Exhibition at Eype Church Sept 2020

This is a record of images from an exhibition Bill Crumbleholme was invited to participate with Jenny Penny in September 2020.

The photographs are a wander around the church. Some of the display has not been recorded because the snaps did not come out well enough - reflections on glass etc!

Bill made the pots and Jenny the flatter things!

At the bottom of the page are copies of the artists' statements.

JENNY PENNEY

I live in Dorset and I am absolutely passionate about Dorset's magnificent wealth of coast and countryside. I have walked and worked in much of West Dorset and Purbeck for 25 years.

I trained at Weymouth College and specialised in metal sculpture. Finding this a very anti social art form to bang out in my back garden, I looked for other ways to develop my passion.

I started working with mount card, cutting it out and layering it in the attempt to come up with an alternative to sculpting. I have always felt dissatisfied with flat pictures. Something inside me wants to bring the picture out of its frame.

My method is to visit the site with a sketch book and my camera. I fastidiously draw my image in pencil finishing off in pen and ink. I then play around with light and shade creating shapes in the attempt to give dept to the overall image. The sculpted pictures are a result of meticulously cutting out coloured mount card with a scalpel and layering them.

I specialise in the landscape scenes on our doorstep. Those that I know so well.

 

BILL CRUMBLEHOLME

Bill is an Upwey Potter, living, working & teaching ceramics in the village for many decades.

As a member of the Ancient Wessex Network, he works with museums, archaeologists & heritage centres conducting experiments which explore methods of making pottery using prehistoric technologies.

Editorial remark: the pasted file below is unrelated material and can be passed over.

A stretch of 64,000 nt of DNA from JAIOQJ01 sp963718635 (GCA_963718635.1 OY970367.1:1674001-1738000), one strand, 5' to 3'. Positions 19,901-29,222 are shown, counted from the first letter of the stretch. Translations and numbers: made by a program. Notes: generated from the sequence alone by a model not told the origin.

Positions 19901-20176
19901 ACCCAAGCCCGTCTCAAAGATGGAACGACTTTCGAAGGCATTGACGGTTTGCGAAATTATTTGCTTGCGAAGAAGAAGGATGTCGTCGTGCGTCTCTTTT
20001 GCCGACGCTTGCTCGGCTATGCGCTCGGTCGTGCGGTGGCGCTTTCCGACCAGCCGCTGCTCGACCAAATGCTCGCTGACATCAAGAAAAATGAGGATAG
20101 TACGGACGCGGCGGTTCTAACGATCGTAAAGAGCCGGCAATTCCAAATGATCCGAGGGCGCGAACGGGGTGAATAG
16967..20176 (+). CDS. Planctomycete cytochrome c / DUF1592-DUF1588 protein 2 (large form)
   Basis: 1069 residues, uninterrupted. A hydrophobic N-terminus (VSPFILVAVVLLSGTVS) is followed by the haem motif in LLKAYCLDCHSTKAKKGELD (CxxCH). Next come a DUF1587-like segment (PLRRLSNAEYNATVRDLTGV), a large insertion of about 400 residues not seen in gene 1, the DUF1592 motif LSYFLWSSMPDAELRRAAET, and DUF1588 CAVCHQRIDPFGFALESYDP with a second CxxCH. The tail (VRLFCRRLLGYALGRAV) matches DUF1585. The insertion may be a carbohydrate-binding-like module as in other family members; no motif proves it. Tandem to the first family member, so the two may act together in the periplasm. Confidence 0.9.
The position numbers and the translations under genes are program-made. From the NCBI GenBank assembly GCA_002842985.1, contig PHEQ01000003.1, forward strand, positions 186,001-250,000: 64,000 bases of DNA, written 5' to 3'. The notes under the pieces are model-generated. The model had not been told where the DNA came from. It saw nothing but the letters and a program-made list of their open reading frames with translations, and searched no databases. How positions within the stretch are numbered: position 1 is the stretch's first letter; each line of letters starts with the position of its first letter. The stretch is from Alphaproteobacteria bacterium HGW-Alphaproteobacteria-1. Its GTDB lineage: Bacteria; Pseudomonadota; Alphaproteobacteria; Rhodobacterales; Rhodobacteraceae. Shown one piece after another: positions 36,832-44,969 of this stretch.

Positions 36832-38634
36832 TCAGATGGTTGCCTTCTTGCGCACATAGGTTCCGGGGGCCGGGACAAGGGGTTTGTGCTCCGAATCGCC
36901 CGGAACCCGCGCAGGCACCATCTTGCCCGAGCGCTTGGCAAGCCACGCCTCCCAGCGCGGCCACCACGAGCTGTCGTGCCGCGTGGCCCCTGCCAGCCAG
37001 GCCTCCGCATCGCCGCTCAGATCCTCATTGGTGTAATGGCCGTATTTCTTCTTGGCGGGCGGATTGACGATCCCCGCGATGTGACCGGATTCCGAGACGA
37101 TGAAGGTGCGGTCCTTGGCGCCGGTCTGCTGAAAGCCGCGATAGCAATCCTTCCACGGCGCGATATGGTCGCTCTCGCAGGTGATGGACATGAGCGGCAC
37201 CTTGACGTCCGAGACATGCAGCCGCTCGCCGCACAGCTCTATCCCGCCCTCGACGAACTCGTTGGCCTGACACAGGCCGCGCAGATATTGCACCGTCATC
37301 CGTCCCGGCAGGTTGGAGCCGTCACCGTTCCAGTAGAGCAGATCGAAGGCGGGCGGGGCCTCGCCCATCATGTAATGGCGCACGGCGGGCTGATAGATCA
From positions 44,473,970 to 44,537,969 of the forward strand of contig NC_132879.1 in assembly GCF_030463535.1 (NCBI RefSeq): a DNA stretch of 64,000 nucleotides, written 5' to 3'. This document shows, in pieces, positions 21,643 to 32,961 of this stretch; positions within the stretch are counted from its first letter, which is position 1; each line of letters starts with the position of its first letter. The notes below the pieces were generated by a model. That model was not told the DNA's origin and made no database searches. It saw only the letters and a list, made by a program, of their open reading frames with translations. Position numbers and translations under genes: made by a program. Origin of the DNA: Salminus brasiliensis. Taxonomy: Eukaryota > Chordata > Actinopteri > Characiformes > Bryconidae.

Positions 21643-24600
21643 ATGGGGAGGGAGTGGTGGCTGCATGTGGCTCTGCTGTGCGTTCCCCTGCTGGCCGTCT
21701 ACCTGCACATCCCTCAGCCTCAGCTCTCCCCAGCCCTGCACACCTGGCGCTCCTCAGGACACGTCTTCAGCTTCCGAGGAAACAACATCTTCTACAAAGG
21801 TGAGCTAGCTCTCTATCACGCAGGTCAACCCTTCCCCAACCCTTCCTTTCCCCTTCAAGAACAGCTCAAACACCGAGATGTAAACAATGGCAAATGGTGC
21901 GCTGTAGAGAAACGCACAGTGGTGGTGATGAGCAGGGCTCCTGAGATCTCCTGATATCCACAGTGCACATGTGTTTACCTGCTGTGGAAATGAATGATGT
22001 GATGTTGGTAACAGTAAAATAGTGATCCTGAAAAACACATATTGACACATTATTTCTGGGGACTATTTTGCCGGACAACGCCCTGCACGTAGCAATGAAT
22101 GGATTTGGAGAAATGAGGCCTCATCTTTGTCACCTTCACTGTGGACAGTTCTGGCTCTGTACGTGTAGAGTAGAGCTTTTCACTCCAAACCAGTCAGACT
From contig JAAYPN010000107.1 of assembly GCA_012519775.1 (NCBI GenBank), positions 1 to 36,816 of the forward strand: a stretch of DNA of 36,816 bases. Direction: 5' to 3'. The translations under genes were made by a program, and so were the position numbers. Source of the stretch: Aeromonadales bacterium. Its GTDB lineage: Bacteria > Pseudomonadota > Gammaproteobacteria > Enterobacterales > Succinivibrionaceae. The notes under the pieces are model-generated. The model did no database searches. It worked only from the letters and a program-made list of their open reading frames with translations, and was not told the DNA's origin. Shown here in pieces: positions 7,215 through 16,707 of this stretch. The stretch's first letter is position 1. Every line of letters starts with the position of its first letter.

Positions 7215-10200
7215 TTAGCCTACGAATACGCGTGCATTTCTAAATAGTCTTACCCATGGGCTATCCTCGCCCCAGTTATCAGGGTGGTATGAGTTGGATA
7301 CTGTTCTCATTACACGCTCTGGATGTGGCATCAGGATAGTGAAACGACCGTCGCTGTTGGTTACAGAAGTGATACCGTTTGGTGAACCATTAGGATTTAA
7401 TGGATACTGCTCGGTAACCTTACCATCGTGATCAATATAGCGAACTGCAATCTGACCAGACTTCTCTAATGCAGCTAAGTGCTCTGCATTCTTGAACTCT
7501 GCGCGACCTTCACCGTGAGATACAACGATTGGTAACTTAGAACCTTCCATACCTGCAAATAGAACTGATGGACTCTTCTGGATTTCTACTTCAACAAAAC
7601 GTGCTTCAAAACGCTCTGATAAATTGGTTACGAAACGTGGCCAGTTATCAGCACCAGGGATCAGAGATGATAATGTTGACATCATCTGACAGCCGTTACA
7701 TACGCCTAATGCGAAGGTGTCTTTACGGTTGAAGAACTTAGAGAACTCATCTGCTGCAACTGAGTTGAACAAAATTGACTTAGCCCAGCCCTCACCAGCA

Bill makes authentic replicas of old pots by hand, these tend to be sold to museums & archaeologists. He also produces contemporary wares with the same shapes & decorations but throws them on the wheel & glazes them using more modern methods, so that they can be used as functional pots, being oven & dishwasher proof.

Neolithic bowls, Bronze Age urns & beakers, Iron Age & Roman jars & bowls inspire the designs, with surfaces decorated by impressing tools such as combs, bones or sticks into the clay to form repeating patterns.

Bill built a kiln which he fires using wood as fuel, reaching up to 1300oC. The resulting pottery has a special quality that comes from the fly-ash that lands on the pots & causes mottled textures, this is coupled with the darker colours achieved by a period of reduction – during which the oxygen is starved inside the kiln chamber so that the iron in the clay is changed & the glazes are also modified, green coppers turning pink & browns becoming more fluid. Paler glazes pick up speckles from the ash melting in them. Each pot has a unique journey through the kiln, with varying amounts of ash and reduction, so each one is different.